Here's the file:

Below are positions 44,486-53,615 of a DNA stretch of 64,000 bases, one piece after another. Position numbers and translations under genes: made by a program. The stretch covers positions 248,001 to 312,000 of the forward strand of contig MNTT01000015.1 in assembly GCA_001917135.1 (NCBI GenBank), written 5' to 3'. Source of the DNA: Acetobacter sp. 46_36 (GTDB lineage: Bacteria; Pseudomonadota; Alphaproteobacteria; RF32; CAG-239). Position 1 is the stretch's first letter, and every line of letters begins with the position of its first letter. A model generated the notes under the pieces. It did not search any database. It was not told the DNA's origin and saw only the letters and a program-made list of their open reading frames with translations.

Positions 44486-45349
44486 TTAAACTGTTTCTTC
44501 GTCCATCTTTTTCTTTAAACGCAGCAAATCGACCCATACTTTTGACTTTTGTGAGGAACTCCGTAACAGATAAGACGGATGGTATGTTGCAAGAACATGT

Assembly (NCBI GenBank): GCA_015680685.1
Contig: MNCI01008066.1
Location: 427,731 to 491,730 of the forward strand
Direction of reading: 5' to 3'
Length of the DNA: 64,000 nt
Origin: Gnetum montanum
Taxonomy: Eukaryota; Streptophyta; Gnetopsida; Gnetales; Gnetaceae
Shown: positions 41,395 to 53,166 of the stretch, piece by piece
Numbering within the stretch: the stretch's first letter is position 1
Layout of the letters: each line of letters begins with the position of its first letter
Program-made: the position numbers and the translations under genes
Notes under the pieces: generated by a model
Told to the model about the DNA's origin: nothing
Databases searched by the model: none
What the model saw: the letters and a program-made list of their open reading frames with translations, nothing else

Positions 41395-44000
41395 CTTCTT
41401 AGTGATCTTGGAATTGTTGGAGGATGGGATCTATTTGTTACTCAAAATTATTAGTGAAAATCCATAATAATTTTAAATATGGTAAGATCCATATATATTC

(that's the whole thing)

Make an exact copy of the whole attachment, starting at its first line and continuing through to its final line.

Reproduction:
Below are positions 44,486-53,615 of a DNA stretch of 64,000 bases, one piece after another. Position numbers and translations under genes: made by a program. The stretch covers positions 248,001 to 312,000 of the forward strand of contig MNTT01000015.1 in assembly GCA_001917135.1 (NCBI GenBank), written 5' to 3'. Source of the DNA: Acetobacter sp. 46_36 (GTDB lineage: Bacteria; Pseudomonadota; Alphaproteobacteria; RF32; CAG-239). Position 1 is the stretch's first letter, and every line of letters begins with the position of its first letter. A model generated the notes under the pieces. It did not search any database. It was not told the DNA's origin and saw only the letters and a program-made list of their open reading frames with translations.

Positions 44486-45349
44486 TTAAACTGTTTCTTC
44501 GTCCATCTTTTTCTTTAAACGCAGCAAATCGACCCATACTTTTGACTTTTGTGAGGAACTCCGTAACAGATAAGACGGATGGTATGTTGCAAGAACATGT

Assembly (NCBI GenBank): GCA_015680685.1
Contig: MNCI01008066.1
Location: 427,731 to 491,730 of the forward strand
Direction of reading: 5' to 3'
Length of the DNA: 64,000 nt
Origin: Gnetum montanum
Taxonomy: Eukaryota; Streptophyta; Gnetopsida; Gnetales; Gnetaceae
Shown: positions 41,395 to 53,166 of the stretch, piece by piece
Numbering within the stretch: the stretch's first letter is position 1
Layout of the letters: each line of letters begins with the position of its first letter
Program-made: the position numbers and the translations under genes
Notes under the pieces: generated by a model
Told to the model about the DNA's origin: nothing
Databases searched by the model: none
What the model saw: the letters and a program-made list of their open reading frames with translations, nothing else

Positions 41395-44000
41395 CTTCTT
41401 AGTGATCTTGGAATTGTTGGAGGATGGGATCTATTTGTTACTCAAAATTATTAGTGAAAATCCATAATAATTTTAAATATGGTAAGATCCATATATATTC